When my kids were in grade school (5th grade) they had a program designed specifically for mother/daughter and father/son. The school nurse explained human anatomy, puberty, etc. The program was very tastefully done, and although it was awkward for the kids, at least they were with a parent and the boys and girls were separated. Is there something like that in your school system? If not, suggest it. 

Once your son is ready to go into junior high school, he should have a basic understanding of things. Trust me, kids today are more advanced than we believe, and it's our job as a parent to guide them down a responsible road. I've heard horror stories about sexual activity going on in middle schools, be aware and proactive.

I was lucky enough to have a good partner in Albert. There are some things that a dad needs to talk about with his son, not mom. Al always kept me in the loop and we worked as a team, but the kids never knew it. To this day there is a mom version and a dad version of discussions. I'm fine with that, and it's worked well for us. 

Al and I were (and still are) very vocal with our kids when it comes to using protection and acting responsibly. We talk openly and honestly as adults, and they know we're always there for them. The bottom line is this -- I would rather have an uncomfortable conversation with my child regarding sex than have an issue with my child because I didn't. 

Susan from Iowa City, IA says: Caroline – My husband and I have grown apart over the years and have become less intimate since our daughter was born a year ago. Is this normal or have we lost that spark? He is struggling to find his feet and get a job while I'm running the house, and that has added a considerable amount of stress. I do feel that my love for him has lost some of its passion and now we're merely trudging along. Can you tell us how to find each other and bring that fire and passion back?

Caroline says: Don't get discouraged, Susan. It seems that you and your husband have a lot on your plate. Navigating your way through new parenthood is hard enough, but you also have the added pressure of financial security looming over your heads. First things first -- realize that you have to work as a team and there's no room for the blame game. Be grateful for your daughter, and as long as your husband is actively looking for employment, you need to remain positive and supportive; attitude is everything.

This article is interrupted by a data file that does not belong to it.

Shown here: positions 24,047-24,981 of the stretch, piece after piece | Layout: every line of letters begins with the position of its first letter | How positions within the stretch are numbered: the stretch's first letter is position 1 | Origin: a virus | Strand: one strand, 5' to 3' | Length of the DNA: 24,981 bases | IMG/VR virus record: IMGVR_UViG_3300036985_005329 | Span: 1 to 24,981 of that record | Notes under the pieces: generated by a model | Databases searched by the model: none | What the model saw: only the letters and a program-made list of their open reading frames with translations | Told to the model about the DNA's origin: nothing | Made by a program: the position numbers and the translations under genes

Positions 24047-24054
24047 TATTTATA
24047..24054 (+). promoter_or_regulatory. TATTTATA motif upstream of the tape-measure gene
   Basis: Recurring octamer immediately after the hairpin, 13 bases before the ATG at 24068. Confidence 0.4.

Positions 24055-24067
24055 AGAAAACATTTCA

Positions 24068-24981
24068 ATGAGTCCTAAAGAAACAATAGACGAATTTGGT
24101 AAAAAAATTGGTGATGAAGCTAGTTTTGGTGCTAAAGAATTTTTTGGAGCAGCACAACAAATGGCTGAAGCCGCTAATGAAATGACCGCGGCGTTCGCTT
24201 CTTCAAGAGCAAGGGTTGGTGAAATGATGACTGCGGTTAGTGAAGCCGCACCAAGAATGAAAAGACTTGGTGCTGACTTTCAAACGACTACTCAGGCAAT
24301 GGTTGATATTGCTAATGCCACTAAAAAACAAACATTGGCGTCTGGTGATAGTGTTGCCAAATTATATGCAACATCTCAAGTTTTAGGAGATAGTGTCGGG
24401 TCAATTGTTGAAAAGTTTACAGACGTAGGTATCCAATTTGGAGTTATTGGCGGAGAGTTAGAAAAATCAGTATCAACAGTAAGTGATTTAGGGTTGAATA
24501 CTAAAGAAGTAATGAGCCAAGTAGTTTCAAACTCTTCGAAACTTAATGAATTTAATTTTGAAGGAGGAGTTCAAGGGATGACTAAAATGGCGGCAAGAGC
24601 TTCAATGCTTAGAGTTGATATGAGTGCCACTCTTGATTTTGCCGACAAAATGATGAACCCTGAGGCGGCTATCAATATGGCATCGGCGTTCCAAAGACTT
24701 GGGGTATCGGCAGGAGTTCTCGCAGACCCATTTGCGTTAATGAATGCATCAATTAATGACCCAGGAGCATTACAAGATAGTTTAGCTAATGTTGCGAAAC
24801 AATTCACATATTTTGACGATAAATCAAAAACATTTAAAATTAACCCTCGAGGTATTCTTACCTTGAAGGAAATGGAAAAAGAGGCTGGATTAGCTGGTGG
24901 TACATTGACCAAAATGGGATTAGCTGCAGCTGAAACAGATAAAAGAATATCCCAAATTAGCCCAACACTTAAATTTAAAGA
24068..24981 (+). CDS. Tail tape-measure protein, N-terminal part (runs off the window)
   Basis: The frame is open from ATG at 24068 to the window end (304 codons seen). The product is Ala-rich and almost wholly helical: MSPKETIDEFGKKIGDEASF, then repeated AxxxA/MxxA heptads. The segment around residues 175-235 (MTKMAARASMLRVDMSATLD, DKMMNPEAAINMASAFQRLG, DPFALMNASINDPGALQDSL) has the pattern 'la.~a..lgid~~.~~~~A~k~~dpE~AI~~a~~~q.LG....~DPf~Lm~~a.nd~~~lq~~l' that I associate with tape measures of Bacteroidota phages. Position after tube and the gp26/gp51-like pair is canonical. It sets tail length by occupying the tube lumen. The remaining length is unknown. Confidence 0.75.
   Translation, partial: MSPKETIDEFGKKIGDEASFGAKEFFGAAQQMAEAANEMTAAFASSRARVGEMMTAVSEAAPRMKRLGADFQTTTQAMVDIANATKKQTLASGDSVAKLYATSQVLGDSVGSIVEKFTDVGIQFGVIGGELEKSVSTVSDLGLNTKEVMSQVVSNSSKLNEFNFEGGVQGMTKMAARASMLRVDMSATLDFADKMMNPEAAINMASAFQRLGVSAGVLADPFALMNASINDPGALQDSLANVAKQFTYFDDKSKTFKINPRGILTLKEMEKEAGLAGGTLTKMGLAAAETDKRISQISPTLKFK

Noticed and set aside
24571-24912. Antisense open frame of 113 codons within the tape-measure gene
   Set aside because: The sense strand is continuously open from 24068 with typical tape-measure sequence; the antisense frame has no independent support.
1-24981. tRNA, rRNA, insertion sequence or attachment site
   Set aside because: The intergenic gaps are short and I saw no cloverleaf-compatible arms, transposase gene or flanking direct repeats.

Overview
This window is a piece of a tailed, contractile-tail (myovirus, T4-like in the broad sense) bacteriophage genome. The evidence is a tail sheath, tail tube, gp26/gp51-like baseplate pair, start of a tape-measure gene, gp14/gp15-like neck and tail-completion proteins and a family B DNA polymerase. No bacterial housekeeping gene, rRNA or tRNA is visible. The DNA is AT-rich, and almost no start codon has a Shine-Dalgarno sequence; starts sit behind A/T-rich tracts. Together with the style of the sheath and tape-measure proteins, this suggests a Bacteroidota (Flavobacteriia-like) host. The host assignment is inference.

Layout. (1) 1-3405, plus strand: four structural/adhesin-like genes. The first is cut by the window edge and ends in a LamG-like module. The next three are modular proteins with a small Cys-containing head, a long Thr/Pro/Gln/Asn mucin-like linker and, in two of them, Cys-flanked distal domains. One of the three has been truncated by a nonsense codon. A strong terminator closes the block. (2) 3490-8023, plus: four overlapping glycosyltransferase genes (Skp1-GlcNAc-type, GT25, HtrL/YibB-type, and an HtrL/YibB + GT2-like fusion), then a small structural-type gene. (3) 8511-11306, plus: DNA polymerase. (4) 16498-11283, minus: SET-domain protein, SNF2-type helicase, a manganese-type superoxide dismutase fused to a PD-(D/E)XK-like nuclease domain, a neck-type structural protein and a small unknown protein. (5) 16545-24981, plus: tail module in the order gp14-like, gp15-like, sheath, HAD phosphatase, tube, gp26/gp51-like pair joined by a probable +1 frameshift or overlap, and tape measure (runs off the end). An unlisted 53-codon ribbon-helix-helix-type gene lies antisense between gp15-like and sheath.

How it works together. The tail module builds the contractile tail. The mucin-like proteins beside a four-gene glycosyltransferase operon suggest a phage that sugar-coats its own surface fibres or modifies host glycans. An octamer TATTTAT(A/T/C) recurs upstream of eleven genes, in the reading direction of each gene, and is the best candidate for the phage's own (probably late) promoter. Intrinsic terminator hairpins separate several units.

It's not unusual to feel a bit disconnected right now, your role in the relationship has changed and you need time to adapt. Stress levels are high and understanding is low. 

I think it's important for you and your husband to find yourselves again. Make an effort to reconnect. Spend time together and leave your issues behind for a few hours. Don't make the mistake so many women make after having a child -- they forget to be a wife to their husband and somewhere along the way the magic gets lost. No grand gestures needed, just give your undivided attention to each other, hold hands, laugh, and enjoy the simplicity of the moments you share together. Believe me a little bit of love and attention goes a long way.

You just have to get used to wearing a few different hats. Keep a positive attitude and don't give up so easily. Marriage can be back-breaking work, but anything worth keeping usually is. 

Have a question for Caroline? Submit it HERE and she may just have your answer.